If your previous experience with Cognac has been limited to such entry-level spirits as VS (minimum two years maturation) or VSOP (minimum four years) prepare to be blown away. Even if you swim in the deep ends of Napoleon (aged at least six years) and XO (10 years), these top-level expressions, which are often aged in the 30- to 50-year realm, will astound you.

The bureau that oversees Cognac production has no official classification for brandy over 10 years old, but a few phrases indicate exceptional maturation, terms like “family” and “old reserve” (vieille réserve) as well as “beyond age” (hors d’age). 

In a sense, the four biggest houses, Courvoisier, Hennessy, Martell and Rémy Martin, which collectively produce about 90 percent of the world’s Cognac, have a head start on creating a wow factor. They easily outstrip the smaller concerns with their enormous stocks and ability to keep eaux de vie on reserve for a century and more.

Certainly, Rémy Martin’s Louis XIII is known even beyond the Cognac world as a hyper-premium marque. But smaller, family-run houses often have had the longevity in this region that thrives on tradition to have collected old reserves that allow for special releases, if not on a regular basis, at least periodically.

cognact 2
Courvoisier grows some of its grapes on its own estate, but like most Cognac makers, it also uses wines from the area’s private growers.

Furthermore, age is not the only factor that distinguishes a great Cognac from the run-of-the-mill quaffs that are best enjoyed with mixers rather than as something to sip and savor with a fine cigar. Within the Cognac region are six growing areas, or crus: Grande Champagne, Petite Champagne, Borderies, Fin Bois, Bon Bois and Bois Ordinaires. Each brings its own distinctive traits, but some are more valued than others.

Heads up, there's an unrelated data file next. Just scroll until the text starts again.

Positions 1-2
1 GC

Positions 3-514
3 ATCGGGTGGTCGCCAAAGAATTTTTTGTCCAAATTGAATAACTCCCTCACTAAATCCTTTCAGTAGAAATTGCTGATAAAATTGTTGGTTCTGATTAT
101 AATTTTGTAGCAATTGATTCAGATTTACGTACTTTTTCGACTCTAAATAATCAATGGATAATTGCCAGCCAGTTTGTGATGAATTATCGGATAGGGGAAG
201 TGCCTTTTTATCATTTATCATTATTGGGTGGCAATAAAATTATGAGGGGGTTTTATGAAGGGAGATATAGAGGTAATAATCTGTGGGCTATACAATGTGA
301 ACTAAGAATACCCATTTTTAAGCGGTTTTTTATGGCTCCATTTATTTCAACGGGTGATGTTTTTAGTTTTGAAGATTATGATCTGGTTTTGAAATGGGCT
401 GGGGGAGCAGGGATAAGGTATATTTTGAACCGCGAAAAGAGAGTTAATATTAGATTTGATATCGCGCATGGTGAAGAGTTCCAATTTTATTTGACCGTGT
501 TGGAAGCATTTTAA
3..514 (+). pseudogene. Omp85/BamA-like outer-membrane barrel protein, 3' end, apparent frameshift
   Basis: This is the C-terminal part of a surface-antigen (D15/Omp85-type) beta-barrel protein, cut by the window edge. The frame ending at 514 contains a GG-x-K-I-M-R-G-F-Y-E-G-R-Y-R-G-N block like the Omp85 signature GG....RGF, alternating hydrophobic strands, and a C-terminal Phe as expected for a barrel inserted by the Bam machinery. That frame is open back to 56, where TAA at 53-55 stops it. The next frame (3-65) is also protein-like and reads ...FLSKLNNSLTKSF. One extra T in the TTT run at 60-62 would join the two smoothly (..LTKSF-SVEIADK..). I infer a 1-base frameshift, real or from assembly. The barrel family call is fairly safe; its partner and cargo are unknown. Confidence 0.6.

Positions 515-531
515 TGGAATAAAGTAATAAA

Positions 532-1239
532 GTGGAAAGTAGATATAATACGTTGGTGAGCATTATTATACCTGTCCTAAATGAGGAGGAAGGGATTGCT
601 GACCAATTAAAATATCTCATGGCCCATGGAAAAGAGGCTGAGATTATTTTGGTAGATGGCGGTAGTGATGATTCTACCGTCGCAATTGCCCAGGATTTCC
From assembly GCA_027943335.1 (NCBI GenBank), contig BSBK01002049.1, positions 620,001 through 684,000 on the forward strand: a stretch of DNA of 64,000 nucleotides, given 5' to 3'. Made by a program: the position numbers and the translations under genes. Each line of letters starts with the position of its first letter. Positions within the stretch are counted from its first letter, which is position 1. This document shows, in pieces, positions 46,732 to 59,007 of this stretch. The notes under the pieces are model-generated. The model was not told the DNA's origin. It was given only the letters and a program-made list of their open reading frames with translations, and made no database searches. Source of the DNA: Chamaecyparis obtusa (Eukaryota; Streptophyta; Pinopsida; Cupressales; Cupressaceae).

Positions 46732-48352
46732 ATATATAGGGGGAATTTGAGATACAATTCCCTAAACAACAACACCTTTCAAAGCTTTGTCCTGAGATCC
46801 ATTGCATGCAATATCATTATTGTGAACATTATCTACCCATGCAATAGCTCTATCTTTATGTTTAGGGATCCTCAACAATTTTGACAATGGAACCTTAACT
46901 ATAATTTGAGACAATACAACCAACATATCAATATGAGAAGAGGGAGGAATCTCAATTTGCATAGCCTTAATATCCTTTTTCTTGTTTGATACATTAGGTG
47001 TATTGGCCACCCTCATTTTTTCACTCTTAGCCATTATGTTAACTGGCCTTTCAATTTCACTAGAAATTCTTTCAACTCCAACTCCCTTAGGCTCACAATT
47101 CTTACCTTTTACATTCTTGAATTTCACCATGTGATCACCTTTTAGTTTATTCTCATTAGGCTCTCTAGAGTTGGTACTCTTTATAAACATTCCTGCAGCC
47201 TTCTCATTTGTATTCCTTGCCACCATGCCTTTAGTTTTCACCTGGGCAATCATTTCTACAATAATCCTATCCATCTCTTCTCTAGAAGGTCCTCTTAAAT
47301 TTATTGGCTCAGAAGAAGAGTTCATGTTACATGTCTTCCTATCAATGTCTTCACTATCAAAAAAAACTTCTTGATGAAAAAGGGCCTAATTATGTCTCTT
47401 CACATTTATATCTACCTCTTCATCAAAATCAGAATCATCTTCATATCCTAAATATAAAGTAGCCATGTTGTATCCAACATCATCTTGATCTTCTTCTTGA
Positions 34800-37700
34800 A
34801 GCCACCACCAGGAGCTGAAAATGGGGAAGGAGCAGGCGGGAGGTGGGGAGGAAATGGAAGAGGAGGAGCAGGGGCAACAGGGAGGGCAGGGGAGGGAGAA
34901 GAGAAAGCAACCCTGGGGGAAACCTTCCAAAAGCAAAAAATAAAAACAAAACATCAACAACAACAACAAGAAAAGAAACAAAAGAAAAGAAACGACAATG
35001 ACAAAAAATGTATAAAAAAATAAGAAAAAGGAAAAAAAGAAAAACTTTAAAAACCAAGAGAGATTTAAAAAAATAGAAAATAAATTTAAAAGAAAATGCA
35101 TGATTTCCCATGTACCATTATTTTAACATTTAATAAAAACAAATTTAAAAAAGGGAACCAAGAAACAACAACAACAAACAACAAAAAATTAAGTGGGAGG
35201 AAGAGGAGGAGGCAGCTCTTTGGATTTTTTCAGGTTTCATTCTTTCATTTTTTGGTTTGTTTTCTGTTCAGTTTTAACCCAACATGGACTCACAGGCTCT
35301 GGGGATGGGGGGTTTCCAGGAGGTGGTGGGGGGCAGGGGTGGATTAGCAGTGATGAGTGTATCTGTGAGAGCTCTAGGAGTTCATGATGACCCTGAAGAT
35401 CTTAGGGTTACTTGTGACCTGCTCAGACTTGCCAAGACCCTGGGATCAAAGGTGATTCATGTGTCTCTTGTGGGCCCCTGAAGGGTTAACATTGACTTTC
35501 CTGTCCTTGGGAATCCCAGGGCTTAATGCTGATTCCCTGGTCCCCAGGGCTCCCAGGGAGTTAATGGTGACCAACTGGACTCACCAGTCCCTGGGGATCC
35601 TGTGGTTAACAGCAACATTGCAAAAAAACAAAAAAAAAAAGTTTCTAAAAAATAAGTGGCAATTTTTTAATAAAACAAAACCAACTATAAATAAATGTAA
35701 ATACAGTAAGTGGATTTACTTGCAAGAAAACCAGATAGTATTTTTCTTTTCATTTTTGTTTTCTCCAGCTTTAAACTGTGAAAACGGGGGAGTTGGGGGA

The two Champagne crus (nothing to do with France’s sparkling wine) are traditionally most highly cherished, and the brandies that contain only those are designated Fine Champagne. Some houses, such as Rémy, cleave only to the Grande Champagne cru, with its chalky soil. However, other crus, especially Borderies, are becoming esteemed and sometimes used exclusively in particular Cognacs to showcase other qualities.

Another point of departure is to bottle Cognacs that represent the product of only one year. These vintage brandies, such as some of the Hine expressions, are distinct because the grapes that make up their raw material vary in taste from year to year. A vintage Cognac will capture a picture of the weather when the grapes were born.

The epitome of isolating Cognac to very few influences is to abandon the blending dictum altogether and bottle a Cognac that comes from a single cask.

The liquor négociant PM Spirits does this by procuring casks from local growers who sometimes ferment, distill and age some of their own crops to later sell to blenders. The firm’s founder spends much of his time haunting the barns and cellars of farmers who double as craft distillers, looking for the casks that have escaped the notice of the greater Cognac combines.

Some of these are such standouts that the company decides they deserve to stand on their own.

The results can be noble, but also can’t be replicated. Enjoy them while they’re here. When they’re gone, they’re gone.